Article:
China in turn responded by slapping sanctions on 11 Americans including six US lawmakers: Sens. Marco Rubio of Florida, Ted Cruz of Texas, Tom Cotton of Arkansas, Josh Hawley of Missouri and Pat Toomey of Pennsylvania, and Rep. Chris Smith of New Jersey.
But given China’s actions, there seems to be a willing anti-China coalition, ready to join the US in confronting Beijing. And with such a rare apparent congruity of potentially willing allies, it would seem to be a waste to default to the traditional Trump game plan of solitaire.
It’s worth examining just how this coalition came to be – why and how, exactly, each of these countries has appeared to align itself with America’s view of a rising and assertive China.
Breaking with the United States five years ago to join one of Beijing’s pet projects, the Asian Infrastructure Investment Bank, with an inaugural contribution of more than $670 million, Australia won a coveted free trade agreement with China. That was then.
Now, having demanded a global probe of the origins of the coronavirus, Australia was slapped by China with tough restrictions on vital imports of Australian beef and punitive tariffs on Australian barley imports.
As of July, Prime Minister Scott Morrison hadn’t spoken with Xi in more than a year; senior defense strategists are urging him to send Australian warships into the South China Sea to battle Beijing’s territorial claims.
Morrison plans to recruit 500 cyberspies and to build a nearly $1 billion cyber defense capacity aimed largely at China, The New York Times reported, having already banned Chinese telecom giant Huawei from Australia’s new 5G network, seemingly joining in a boycott that has been a longstanding cornerstone of the Trump campaign against China.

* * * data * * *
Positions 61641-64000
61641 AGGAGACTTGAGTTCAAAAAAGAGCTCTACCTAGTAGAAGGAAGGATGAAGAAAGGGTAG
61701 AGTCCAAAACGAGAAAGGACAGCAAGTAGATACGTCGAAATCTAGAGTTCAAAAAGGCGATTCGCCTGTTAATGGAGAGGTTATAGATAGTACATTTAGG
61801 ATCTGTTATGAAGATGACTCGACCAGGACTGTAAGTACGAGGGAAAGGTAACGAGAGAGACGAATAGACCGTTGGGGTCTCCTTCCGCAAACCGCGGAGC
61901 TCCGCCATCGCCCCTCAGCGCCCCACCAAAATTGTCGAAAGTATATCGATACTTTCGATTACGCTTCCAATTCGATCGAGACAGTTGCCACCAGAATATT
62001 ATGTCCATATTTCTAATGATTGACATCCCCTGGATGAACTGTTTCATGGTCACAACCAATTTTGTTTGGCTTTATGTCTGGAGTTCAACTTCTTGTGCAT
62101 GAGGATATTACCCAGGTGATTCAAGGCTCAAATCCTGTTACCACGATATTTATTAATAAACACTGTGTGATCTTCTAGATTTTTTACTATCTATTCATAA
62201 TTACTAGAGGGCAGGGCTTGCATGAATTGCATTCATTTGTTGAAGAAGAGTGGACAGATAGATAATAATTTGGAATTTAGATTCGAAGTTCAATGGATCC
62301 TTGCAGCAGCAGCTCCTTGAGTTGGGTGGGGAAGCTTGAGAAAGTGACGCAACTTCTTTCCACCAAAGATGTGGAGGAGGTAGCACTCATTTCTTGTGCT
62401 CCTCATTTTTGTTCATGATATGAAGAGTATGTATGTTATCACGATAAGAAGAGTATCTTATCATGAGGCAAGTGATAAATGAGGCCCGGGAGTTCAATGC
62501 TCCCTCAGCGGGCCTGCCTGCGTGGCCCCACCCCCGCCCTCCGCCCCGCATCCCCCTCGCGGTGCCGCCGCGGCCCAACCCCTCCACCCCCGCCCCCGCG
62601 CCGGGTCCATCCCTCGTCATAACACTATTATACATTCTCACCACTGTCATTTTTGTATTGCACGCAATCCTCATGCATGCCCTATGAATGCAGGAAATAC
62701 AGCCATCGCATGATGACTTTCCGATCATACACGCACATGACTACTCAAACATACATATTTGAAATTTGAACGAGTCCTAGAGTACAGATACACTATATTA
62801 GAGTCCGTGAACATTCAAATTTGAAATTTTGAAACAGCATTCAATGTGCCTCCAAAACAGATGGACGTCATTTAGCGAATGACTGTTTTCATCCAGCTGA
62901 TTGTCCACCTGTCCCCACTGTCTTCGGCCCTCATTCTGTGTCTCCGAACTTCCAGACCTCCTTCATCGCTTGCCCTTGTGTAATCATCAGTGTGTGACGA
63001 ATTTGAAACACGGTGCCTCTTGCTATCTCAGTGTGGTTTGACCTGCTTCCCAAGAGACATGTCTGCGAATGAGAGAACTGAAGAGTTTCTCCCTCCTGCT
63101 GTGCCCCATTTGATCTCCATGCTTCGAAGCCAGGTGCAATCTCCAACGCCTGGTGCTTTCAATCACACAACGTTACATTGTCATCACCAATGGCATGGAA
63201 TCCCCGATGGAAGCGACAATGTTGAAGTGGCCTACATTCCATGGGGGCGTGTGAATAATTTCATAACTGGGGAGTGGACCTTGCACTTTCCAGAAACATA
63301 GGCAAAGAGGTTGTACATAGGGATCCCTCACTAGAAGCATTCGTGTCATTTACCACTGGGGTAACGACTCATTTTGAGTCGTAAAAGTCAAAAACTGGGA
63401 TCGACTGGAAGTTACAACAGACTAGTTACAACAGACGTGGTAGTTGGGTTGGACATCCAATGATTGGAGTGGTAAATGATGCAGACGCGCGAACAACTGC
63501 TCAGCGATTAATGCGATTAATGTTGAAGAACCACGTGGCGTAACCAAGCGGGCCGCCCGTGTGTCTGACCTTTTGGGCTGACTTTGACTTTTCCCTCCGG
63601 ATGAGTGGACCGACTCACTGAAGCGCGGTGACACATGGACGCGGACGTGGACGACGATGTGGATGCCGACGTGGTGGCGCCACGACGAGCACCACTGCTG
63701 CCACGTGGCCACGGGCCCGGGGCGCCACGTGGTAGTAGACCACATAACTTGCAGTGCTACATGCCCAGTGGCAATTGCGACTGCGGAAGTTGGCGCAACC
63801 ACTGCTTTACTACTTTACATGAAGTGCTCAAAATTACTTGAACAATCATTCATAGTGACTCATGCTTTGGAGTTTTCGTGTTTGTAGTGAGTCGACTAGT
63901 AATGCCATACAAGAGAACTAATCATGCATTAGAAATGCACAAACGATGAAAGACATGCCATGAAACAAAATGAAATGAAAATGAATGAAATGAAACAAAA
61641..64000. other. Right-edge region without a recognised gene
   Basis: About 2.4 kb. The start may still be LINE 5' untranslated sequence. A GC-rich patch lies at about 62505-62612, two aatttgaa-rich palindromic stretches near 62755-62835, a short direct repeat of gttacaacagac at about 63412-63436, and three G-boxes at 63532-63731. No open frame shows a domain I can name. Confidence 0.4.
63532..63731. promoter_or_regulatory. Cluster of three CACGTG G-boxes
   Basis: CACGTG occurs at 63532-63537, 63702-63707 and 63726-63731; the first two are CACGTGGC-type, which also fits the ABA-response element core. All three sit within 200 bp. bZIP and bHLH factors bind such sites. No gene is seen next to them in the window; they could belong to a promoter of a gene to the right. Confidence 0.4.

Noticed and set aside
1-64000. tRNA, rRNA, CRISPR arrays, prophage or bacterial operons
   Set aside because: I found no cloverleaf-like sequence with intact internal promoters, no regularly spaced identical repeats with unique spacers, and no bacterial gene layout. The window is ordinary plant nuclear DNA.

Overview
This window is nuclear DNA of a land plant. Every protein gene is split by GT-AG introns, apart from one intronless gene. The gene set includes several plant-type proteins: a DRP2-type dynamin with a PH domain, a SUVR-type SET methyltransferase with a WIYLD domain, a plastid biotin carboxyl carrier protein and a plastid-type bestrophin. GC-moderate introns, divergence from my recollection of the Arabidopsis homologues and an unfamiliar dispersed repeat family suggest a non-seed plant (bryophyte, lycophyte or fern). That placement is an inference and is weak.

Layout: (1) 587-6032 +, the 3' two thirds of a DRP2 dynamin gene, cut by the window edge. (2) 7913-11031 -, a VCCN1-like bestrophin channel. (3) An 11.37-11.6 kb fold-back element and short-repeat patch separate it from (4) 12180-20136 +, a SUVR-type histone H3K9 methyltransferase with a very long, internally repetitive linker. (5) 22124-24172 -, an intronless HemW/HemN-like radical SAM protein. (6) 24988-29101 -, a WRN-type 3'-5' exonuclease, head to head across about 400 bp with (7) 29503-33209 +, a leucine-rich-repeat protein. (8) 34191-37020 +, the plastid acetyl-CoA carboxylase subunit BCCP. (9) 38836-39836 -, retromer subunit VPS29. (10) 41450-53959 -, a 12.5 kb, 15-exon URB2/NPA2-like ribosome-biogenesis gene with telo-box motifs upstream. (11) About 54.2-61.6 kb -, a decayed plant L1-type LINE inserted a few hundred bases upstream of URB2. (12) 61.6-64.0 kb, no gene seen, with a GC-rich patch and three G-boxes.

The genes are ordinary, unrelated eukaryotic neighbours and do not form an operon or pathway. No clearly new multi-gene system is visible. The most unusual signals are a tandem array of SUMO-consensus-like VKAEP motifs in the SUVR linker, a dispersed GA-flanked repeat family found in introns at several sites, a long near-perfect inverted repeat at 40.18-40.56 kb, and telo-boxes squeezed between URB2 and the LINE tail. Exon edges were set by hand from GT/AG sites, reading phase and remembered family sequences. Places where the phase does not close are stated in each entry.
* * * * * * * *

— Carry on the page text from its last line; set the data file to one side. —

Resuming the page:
In the wake of China’s new Hong Kong security law, and its provision allowing some accused violators to be tried in mainland-Chinese courts, Australia shares something in common with other countries on this list, including Canada and the UK: It has suspended its extradition treaty with Hong Kong.
Constantly aware of its delicate position in Asia as the world’s largest economic power without a nuclear arsenal – and of its existential need for the protection under the American nuclear umbrella – Japan has had to tread lightly amid the growing cold war.
Still, Tokyo is planning to delay the first state visit of a Chinese leader since 2008, as Foreign Minister Toshimitsu Motegi put it recently, “We are not in the phase of arranging a concrete schedule right now,” The New York Times reported.
And with China flexing its military muscles, sending warships into waters surrounding disputed islands known as the Senkakus in Japan and the Diaoyus in China (which are administered by Japan but contested by China), Japan has launched fighter jets to patrol the area.
As The New York Times reported, Yoshihide Suga, chief cabinet secretary to Prime Minister Shinzo Abe, said the government had “strongly requested” that Chinese ships “stop approaching Japanese fishing boats and quickly leave Japanese territory.” What this meant, he said, was: “We would like to continue responding firmly in a calm manner.”
The first hot-war exchanges of this cold war between China and other countries took place in June across the periodically tense India-China border in the thinly-populated Ladakh region of the high Himalayas, leaving at least 20 Indian border troops and an unknown number of Chinese dead.
The incident was quickly followed by India banning TikTok and scores of other Chinese-owned apps, which technology researcher Jai Vipra observed, writing in Japan’s Nikkei Asian Review, should “be seen in the light of the digital Cold War we are now in the middle of.”